Collier stated that a possible avenue of compromise is to incorporate some of KorthÕs suggestions into LEAP as further ways to measure.  Lawrence suggested that Korth summarize critical things that are different between the two versions.  Korth answered that they were all mapped in the LEAP document. His intention was not to propose these as a final document, but to show that LEAP document outcomes werenÕt really outcomes.  He had rephrased them as outcomes as he saw them described in the LEAP document.  He stated that he would like to see clearer phrasing on what is being measured and what students will do or know, not what they are going to study.


Ericksen stated that when she looks at integrated learning, it doesnÕt say what they are going to do.  We could leave the phrase vague in the learning outcomes but be more specific in the measurements.  Korth answered that if you leave the learning outcomes in the former stage, then it requires another document to translate that into measurable learning outcomes.  ItÕs almost like writing a GenEd program. Ericksen stated that the first two areas are clear.  ÒKnowledge ofÓ is clear.  Korth replied that it is too big and broad.  What do we want them to know?  Ericksen answered that should only be articulated in the majors.  Korth stated that we can measure that a student has a major.  Then why doesnÕt it say have a major?  Lawrence answered because the purpose of a major is to have in-depth knowledge.  There is something to say about articulation of ideas.  Ericksen added that the goal is two-sided.  We donÕt just have a major.  We have a major and a GenEd program.  A lot of schools donÕt have that.  We have a major as well as breadth.  If we start listing everything that Korth suggests, we have to go to every major and list what students get out of a particular major. Collier stated that it would be too specific and leaves out philosophy and other disciplines.  This would just capture a very limited number of classes.  We have to be broad or have a really comprehensive list and everyone will want their class included in the list too.  Korth answered that the list can certainly be added to.  He added that he didnÕt create the list.  He just culled the list out of the LEAP document.  Contant clarified that the list was in the questionnaire that was sent to employers, not out of the LEAP document.  Korth replied that all he did was make use of that to compose this list.  You can add more or extract some, but the way they were expressed was better.


Kuechle stated that she had thought the biggest difference was #3: environmental stewardship.  Collier responded that we added the last bullet: Life-long learning.  Contant stated that these are not value-based statements.  They are the classic reasons for a liberal education.  They prepare students for living in a world and functioning in that world, but preparing you for the world is not necessarily liberal or conservative.  McBride stated that because students have awareness doesnÕt imply that they are going to act reasonable or ethical. We arenÕt attaching positive or negative values on this statement. We just hope students have an understanding.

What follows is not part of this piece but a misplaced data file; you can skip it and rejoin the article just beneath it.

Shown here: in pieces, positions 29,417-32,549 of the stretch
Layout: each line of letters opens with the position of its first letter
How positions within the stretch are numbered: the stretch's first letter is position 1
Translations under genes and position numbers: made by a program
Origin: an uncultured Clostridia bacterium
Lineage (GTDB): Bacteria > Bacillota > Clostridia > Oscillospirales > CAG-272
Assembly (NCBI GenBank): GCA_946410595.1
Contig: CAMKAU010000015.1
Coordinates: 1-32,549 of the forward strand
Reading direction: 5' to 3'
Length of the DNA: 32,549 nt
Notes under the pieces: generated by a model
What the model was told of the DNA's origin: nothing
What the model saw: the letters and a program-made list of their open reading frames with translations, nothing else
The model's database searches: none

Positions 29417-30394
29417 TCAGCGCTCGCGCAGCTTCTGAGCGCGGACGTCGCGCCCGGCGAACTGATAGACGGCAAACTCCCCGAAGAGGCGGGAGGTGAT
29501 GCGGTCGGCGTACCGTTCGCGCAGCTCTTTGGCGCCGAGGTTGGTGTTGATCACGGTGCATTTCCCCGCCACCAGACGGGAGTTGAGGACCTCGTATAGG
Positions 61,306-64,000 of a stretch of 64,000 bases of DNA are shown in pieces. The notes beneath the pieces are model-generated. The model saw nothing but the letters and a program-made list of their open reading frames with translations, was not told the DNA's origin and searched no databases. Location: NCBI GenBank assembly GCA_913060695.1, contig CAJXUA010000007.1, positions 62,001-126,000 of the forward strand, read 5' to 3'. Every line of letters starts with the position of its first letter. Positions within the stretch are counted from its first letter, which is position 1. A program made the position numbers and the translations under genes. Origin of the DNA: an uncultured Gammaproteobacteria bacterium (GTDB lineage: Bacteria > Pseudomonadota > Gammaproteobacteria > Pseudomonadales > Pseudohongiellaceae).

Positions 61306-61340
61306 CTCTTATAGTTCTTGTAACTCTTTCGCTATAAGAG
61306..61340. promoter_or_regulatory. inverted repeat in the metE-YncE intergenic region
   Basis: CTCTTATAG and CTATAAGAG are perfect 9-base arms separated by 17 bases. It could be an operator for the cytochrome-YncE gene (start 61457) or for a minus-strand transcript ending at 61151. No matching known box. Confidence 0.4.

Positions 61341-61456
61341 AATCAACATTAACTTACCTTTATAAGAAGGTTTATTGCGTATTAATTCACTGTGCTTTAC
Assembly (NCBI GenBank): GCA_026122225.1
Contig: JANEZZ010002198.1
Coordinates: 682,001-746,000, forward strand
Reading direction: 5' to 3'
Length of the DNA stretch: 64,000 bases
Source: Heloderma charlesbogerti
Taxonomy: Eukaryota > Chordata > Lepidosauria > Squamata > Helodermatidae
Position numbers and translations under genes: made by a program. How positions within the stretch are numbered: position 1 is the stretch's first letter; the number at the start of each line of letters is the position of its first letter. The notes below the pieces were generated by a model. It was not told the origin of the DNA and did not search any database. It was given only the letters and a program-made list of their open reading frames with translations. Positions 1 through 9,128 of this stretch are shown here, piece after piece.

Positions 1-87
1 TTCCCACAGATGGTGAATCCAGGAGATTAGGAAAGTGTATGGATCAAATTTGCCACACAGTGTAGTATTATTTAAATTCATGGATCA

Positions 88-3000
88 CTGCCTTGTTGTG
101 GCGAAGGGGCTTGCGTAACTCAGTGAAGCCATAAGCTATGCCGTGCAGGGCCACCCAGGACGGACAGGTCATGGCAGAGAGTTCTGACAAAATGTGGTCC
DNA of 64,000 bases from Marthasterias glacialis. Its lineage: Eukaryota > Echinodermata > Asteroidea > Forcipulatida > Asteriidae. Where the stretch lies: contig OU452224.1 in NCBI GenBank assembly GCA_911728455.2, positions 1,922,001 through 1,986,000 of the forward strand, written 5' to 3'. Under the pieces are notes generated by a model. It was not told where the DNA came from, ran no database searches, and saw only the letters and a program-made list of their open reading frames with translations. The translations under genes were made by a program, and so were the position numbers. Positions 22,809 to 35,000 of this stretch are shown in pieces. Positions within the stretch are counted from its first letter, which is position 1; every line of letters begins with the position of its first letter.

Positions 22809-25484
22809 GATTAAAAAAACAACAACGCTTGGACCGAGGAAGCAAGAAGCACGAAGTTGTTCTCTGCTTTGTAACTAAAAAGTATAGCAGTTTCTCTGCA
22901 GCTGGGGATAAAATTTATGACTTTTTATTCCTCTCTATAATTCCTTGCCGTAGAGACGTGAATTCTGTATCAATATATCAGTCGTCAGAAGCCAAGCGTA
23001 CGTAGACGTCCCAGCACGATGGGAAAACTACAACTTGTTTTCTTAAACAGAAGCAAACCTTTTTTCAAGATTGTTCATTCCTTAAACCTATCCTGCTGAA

Ericksen stated that we wondered if there is a better way to capture what Contant is trying to say in #3.  Is there a way to capture that category #3 is a foundations core for extending education beyond the 4-years or applying what a student has learned.  Collier agreed that our biggest goal is #3.  Contant stated that when she looks at #3, she sees it as the role of an individual in society.  Helsper noted that we used to call it Òbeing a good citizen.Ó  Lawrence stated that perhaps we should stay away from social responsibility.  But the role of an individual in society is less stigmatized and value-oriented.  Collier stated that you can just require these things, remove the weakening of it, and call it an understanding of the role of the individual in society.


Stewart stated that KorthÕs point about #3 made him think that could be moved under intellectual and practical skills.  Lawrence answered that this one says there are the roles of an individual in society.  All are broad, but some you have to state because they are important.  Contant stated that she has an engineering degree and her learning outcomes were focused on #1 and #2.  She hadnÕt even started to think about #3 until the last ten years.  ThatÕs the distinction she would hate to lose‑a direct statement that a college education is much more than gaining knowledge and skills.  ItÕs also about understanding how one fits in society, influences it, impacts the future, and continues to learn as the world becomes more globalized.  Stewart answered that he would not eliminate it.  He would just move it to #2.


MOTION (Ericksen/Lawrence): to go forward for campus conversation with the proposed learning outcomes (with #3Õs heading changed to ÒAn understanding of the role of the individual in society, includingÉ)Ó

VOTE: Motion passed (6-1-2)



Adjourned 9:04 a.m.

Submitted by Darla Peterson